First love: Never as smooth as you think it will be
Director: Lone Scherfig
Cast: Carey Mulligan (Jenny Mellor), Peter Sarsgaard (David Goldman), Dominic Cooper (Danny), Rosamund Pike (Helen), Alfred Molina (Jack Mellor), Cara Seymour (Marjorie Mellor), Emma Thompson (Miss Walters), Olivia Williams (Miss Stubbs), Sally Hawkins (Sarah), Ellie Kendrick (Tina)
The education in question is the first sexual relationship of a girl who is 16 going on 17. Jenny (Carey Mulligan) is a schoolgirl and prospective Oxford candidate who finds herself winning the attention of charming older man David (Peter Sarsgaard). Jenny is swept off her feet by the world of classy bars, art and culture David introduces her to and begins to lose interest in her literal education: if all education can do is turn women into either lawyers’ wives or teachers what is the point?
Strangely for a film based on a man approaching middle-age taking advantage of a naïve and excited teenager, it’s strangely cosy and charming, with the whiff of “safe” family viewing. Nothing wrong with that of course, but the whole confection is just a little too slight, a little too well packaged, a little too carefully and thoughtfully put together to really leave a lasting impression. Instead it’s an enjoyable enough 90 minutes which doesn’t really have anything that stays with you.
What it does have going for it above all is the marvellous lead performance from Carey Mulligan. At the time best known for appearing in the Blink episode of Doctor Who, Mulligan cements her early promise by demonstrating what a charismatic and vibrant performer she is. Jenny delights in the ease with which David deceives everyone without it ever occurring to her that he might be lying to her, and this teenage arrogance could easily be smackably annoying – but Mulligan makes her deeply engaging and loveable. You want to protect her from making an irrevocable decision that will ruin her life at 16 (sort of the opposite to Bella in Twilight). But Mulligan’s endearingly engaging performance sweeps the audience up into Jenny’s fascination with the exciting life David seems to be offering, and makes you understand why she believes it to be a viable option. She’s a radiant centre to the film and it’s almost impossible to imagine it working at all without her.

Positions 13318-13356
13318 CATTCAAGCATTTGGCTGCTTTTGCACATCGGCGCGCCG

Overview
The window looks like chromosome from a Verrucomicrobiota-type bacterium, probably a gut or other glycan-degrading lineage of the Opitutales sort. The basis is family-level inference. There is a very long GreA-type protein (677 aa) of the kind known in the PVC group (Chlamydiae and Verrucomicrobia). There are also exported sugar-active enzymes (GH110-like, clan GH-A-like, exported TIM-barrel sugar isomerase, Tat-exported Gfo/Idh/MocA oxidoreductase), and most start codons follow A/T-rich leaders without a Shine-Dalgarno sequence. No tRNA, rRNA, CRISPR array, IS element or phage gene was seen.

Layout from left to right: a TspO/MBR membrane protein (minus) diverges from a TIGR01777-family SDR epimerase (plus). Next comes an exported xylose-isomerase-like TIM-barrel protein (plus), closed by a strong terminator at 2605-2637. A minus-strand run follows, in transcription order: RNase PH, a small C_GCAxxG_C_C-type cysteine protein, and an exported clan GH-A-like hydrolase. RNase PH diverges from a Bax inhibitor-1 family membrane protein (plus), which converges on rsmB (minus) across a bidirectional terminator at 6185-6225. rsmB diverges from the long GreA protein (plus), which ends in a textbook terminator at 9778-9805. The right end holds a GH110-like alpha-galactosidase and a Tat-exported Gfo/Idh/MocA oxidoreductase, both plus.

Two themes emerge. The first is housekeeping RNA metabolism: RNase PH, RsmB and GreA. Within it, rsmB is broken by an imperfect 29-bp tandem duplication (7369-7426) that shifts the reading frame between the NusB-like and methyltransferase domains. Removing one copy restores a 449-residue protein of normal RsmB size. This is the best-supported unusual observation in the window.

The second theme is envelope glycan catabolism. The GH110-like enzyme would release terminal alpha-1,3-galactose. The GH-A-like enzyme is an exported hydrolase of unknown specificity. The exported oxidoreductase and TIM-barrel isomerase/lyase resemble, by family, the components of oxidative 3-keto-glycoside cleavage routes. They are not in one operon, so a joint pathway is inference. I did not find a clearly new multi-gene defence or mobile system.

It is in fact very well-acted throughout. Sarsgaard underplays the role, suggesting the underlying shallowness and weakness to David which is far clearer to the audience than the characters. The supporting cast are knock-outs: Rosamund Pike is hilarious as a sweet airhead, Alfred Molina embodies the gullibility of the striving middle-classes mixed with great reserves of unspoken love and affection, Olivia Williams is terrific in an underwritten part as Jenny’s concerned teacher.
It’s strange watching the film to see how it romanticizes the sort of behaviour that, if we encountered it today, would be denounced as grooming at best, paedophilia at worst. In fact, the film soft-peddles a lot of the unpleasantness of its characters: David and Danny, it is clear, are conmen and swindlers, though I suspect the film wants us to think of them more as charming rogues. I suppose it’s the impact of seeing the story from Jenny’s perspective, but some more outside commentary would perhaps have been interesting: it also might have been more interesting to see Jenny actually having to deal with the moral consequences of some of the actions that happen around her.
This is a slight affair, almost a shaggy dog story. There are many more things it could have explored (the swindling career of David, the role of women in the 1960s, the changing perceptions of “blue stockings” and their career options) but instead it settles for being a charming period piece. It makes no secret of the fact that, deep down, we are not meant to trust David and nothing in the plot ever really surprises you. It’s a gentle amble through an ill-advised teenage romance. But, despite all that, it’s very well acted and Carey Mulligan proves she was set to become a star.